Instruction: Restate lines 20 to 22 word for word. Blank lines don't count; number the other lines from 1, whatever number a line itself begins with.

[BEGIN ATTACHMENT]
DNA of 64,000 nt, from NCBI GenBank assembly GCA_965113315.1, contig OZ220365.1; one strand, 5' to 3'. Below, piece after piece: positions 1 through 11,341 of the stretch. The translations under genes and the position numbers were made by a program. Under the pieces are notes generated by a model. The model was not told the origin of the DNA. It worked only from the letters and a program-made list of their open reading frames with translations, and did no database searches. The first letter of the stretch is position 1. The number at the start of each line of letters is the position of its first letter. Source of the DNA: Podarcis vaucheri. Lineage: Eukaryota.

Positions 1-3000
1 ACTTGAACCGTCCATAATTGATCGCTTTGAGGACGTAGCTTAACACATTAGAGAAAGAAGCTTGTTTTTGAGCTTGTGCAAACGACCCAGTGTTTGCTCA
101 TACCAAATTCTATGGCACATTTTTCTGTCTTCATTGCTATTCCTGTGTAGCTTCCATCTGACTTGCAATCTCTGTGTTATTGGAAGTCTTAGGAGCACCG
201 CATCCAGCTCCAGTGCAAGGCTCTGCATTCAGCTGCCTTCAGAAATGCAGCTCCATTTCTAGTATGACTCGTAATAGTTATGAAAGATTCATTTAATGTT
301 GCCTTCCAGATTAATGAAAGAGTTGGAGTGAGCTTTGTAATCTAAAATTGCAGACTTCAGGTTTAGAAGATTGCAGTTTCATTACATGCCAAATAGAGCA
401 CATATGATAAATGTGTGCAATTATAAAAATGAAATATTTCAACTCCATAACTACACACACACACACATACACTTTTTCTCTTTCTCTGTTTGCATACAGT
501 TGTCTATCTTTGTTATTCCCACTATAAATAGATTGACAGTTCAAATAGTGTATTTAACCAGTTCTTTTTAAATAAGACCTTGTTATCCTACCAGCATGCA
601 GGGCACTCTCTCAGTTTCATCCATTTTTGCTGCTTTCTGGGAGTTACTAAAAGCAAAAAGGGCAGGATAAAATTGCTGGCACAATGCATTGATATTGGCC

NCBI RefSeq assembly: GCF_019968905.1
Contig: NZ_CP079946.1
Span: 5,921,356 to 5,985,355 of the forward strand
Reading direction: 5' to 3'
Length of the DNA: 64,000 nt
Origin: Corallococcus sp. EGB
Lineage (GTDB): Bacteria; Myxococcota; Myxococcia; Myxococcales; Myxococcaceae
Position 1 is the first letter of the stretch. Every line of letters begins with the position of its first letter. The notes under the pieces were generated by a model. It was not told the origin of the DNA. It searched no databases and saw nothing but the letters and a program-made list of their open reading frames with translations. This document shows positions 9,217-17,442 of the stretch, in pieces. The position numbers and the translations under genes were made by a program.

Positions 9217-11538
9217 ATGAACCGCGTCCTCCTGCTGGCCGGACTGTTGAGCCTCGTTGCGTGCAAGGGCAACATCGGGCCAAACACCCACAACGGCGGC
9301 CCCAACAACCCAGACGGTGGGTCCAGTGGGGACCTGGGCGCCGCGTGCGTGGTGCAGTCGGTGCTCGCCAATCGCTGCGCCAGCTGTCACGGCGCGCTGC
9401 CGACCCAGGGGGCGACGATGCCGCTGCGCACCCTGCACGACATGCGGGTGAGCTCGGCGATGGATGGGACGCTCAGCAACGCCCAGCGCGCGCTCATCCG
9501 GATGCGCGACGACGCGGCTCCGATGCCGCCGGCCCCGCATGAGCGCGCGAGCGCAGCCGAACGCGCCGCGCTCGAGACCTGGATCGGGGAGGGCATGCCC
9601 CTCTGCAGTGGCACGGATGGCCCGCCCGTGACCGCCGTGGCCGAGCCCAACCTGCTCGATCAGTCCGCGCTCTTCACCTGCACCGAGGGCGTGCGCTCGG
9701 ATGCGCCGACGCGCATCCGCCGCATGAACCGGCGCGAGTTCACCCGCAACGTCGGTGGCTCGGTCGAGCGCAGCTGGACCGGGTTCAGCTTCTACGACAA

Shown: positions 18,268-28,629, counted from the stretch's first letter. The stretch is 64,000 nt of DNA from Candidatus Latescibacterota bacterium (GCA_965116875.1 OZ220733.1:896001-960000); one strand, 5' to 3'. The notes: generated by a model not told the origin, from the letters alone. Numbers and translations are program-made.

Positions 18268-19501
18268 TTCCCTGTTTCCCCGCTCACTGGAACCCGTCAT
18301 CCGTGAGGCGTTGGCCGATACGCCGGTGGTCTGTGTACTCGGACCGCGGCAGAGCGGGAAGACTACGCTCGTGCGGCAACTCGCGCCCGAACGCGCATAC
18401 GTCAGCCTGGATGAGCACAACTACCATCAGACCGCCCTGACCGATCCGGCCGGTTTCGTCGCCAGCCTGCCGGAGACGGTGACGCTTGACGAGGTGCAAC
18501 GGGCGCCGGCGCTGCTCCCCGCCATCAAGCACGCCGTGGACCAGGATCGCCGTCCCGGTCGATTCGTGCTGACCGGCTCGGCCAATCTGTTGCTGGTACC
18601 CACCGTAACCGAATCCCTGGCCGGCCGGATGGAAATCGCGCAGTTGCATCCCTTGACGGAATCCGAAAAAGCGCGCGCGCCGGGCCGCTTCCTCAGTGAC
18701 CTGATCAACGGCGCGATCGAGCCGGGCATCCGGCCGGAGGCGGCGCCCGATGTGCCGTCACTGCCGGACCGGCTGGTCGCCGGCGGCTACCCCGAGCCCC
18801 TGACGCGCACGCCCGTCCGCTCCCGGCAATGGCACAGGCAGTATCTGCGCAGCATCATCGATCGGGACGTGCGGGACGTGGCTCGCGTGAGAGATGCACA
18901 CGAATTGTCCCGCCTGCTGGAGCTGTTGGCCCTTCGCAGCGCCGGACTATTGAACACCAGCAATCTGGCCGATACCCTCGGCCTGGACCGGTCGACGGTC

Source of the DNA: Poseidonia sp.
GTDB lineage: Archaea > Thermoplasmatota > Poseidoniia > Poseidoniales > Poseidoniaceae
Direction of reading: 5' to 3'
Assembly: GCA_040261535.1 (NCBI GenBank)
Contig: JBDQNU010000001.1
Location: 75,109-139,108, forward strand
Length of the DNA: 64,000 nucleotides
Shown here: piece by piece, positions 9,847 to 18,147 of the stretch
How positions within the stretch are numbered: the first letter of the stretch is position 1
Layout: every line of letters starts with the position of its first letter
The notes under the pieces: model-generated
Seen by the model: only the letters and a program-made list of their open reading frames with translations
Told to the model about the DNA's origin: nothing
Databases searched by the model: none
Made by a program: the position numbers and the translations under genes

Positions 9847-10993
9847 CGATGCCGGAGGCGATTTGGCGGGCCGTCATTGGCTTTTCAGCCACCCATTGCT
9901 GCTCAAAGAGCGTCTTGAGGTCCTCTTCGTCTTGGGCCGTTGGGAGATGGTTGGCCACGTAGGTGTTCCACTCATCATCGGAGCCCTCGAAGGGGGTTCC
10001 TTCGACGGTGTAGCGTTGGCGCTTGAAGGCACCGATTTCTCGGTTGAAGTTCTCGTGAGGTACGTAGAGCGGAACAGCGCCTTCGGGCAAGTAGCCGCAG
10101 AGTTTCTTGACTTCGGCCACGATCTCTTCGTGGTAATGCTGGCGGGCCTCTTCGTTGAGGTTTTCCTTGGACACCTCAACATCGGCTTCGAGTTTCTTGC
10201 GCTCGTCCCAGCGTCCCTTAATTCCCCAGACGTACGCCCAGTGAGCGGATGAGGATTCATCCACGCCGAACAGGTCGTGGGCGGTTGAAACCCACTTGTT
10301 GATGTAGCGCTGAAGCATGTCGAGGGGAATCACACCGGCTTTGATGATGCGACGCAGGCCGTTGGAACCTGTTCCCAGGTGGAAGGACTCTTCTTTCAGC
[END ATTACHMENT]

9301 CCCAACAACCCAGACGGTGGGTCCAGTGGGGACCTGGGCGCCGCGTGCGTGGTGCAGTCGGTGCTCGCCAATCGCTGCGCCAGCTGTCACGGCGCGCTGC
9401 CGACCCAGGGGGCGACGATGCCGCTGCGCACCCTGCACGACATGCGGGTGAGCTCGGCGATGGATGGGACGCTCAGCAACGCCCAGCGCGCGCTCATCCG
9501 GATGCGCGACGACGCGGCTCCGATGCCGCCGGCCCCGCATGAGCGCGCGAGCGCAGCCGAACGCGCCGCGCTCGAGACCTGGATCGGGGAGGGCATGCCC